A long time ago growing up in Canada friends of mine used to collect and trade hockey cards. They would bring them to school in fat bundles held together by over-stretched elastics.
Before school, during recess, and at lunch they would stand together in little groups, thumbing through the cards and trying to do deals: “Got ‘Em, Got ‘Em, Got ‘Em, Got ‘Em, Need ‘em”. And on that sound of “Need ‘em,” – a Guy Lafleur card! – you might see a swap, as one person had a card that other one didn’t.
More often than not, however, there was no trade. All of the most active traders had massive decks of the same hockey cards — the cards that were rare were rare — so you’d be unlikely to swap one of your rare cards for someone else’s rare cards. Mostly the exercise ended up being a display of excess printing capacity, with everyone having oodles of cards, most of which they just thumbed through and couldn’t actually trade. Before the whole market fell apart people were coming to school weighed down with shoe boxes of untradable hockey cards.
I got to thinking about Guy Lafleur, hockey cards and trade this morning in reading a piece about China’s excess capacity problems. Check this excerpt:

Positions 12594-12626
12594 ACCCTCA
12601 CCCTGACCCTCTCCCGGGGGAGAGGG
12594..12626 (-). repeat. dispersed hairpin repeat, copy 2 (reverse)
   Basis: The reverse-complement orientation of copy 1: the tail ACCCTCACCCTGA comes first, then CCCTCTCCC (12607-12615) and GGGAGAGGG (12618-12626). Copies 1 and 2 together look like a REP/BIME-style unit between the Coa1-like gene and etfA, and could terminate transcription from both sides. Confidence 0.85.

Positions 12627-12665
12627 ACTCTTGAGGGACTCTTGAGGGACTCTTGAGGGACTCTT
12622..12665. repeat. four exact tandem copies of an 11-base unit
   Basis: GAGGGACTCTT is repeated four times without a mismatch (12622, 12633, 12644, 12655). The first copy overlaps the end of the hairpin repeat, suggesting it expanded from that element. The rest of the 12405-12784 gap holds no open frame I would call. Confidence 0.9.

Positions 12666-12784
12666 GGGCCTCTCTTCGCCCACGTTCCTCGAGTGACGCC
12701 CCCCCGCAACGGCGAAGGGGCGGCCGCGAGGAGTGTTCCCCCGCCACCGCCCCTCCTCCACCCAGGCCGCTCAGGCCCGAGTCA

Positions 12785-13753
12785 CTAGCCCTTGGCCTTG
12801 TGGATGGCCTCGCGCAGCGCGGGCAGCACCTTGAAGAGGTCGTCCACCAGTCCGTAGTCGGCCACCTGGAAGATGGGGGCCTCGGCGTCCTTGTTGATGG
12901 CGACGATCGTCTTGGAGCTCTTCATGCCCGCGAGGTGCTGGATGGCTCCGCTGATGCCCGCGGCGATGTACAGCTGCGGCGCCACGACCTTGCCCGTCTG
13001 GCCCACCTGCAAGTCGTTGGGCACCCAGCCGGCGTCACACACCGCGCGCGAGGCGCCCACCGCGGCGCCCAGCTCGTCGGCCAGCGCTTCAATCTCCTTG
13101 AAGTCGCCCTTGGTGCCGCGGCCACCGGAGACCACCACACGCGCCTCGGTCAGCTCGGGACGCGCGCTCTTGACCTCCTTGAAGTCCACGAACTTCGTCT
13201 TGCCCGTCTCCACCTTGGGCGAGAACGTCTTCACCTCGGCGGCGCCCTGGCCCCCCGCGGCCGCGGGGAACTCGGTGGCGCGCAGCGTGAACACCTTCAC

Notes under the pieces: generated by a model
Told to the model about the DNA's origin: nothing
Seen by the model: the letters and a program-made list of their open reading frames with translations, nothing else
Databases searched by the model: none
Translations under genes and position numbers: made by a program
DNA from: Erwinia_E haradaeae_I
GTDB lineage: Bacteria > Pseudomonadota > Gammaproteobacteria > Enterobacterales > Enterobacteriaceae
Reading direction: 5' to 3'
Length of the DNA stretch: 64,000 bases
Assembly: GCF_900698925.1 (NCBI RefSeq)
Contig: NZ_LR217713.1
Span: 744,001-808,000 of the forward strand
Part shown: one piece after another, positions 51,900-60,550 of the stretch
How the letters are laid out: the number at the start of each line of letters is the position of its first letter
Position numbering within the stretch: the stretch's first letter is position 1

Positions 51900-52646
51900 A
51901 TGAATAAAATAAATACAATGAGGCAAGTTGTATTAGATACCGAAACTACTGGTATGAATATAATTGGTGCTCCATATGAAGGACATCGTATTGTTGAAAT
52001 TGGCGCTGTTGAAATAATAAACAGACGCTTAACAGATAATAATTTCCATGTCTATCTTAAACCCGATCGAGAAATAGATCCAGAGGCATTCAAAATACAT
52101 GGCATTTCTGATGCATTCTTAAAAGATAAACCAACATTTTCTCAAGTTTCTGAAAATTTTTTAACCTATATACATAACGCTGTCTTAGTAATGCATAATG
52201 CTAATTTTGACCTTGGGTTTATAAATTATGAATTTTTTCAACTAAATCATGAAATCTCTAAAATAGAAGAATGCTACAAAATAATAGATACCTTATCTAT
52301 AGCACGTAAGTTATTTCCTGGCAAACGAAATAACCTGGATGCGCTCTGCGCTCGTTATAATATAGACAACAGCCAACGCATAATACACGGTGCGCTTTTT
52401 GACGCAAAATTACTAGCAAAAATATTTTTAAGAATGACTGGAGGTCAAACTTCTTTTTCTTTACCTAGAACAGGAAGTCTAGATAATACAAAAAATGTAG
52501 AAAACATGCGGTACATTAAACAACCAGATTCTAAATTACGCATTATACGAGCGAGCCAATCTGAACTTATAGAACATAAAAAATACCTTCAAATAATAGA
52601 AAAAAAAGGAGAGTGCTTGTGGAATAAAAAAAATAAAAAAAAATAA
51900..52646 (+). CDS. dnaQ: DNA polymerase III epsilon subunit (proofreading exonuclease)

Based on the NDRC’s figures, [China’s] 2008 capacity utilization rates were just 76% for steel, 75% for cement, 73% for aluminum, 88% for flat glass, 40% for methanol, and 20% for poly-crystalline silicon (a key raw material for solar cells). The current project pipeline also implies less than 50% utilization for wind-power equipment manufacturers in 2010.
…The problem is that much of the so-called “blind” and “redundant” investment that Beijing would like to eliminate has the strong support of local governments, whose primary concern is with generating GDP growth in their jurisdictions, regardless of whether the means of achieving it make any economic sense.
Consider cement production, where, according to the China Cement Association, 38% of capacity consists of “shaft” kilns. These have been obsolete in most of the rest of the world for over a century, and accounted for less than 3% of production even in 1957, when most of China’s cement plants were imports from Eastern Europe. Nowadays, however, shaft kilns are a favorite of local governments because they can be built cheaply and quickly and generate growth and employment.
Got ‘em, got ‘em, got ‘em, got ‘em, ad infinitum.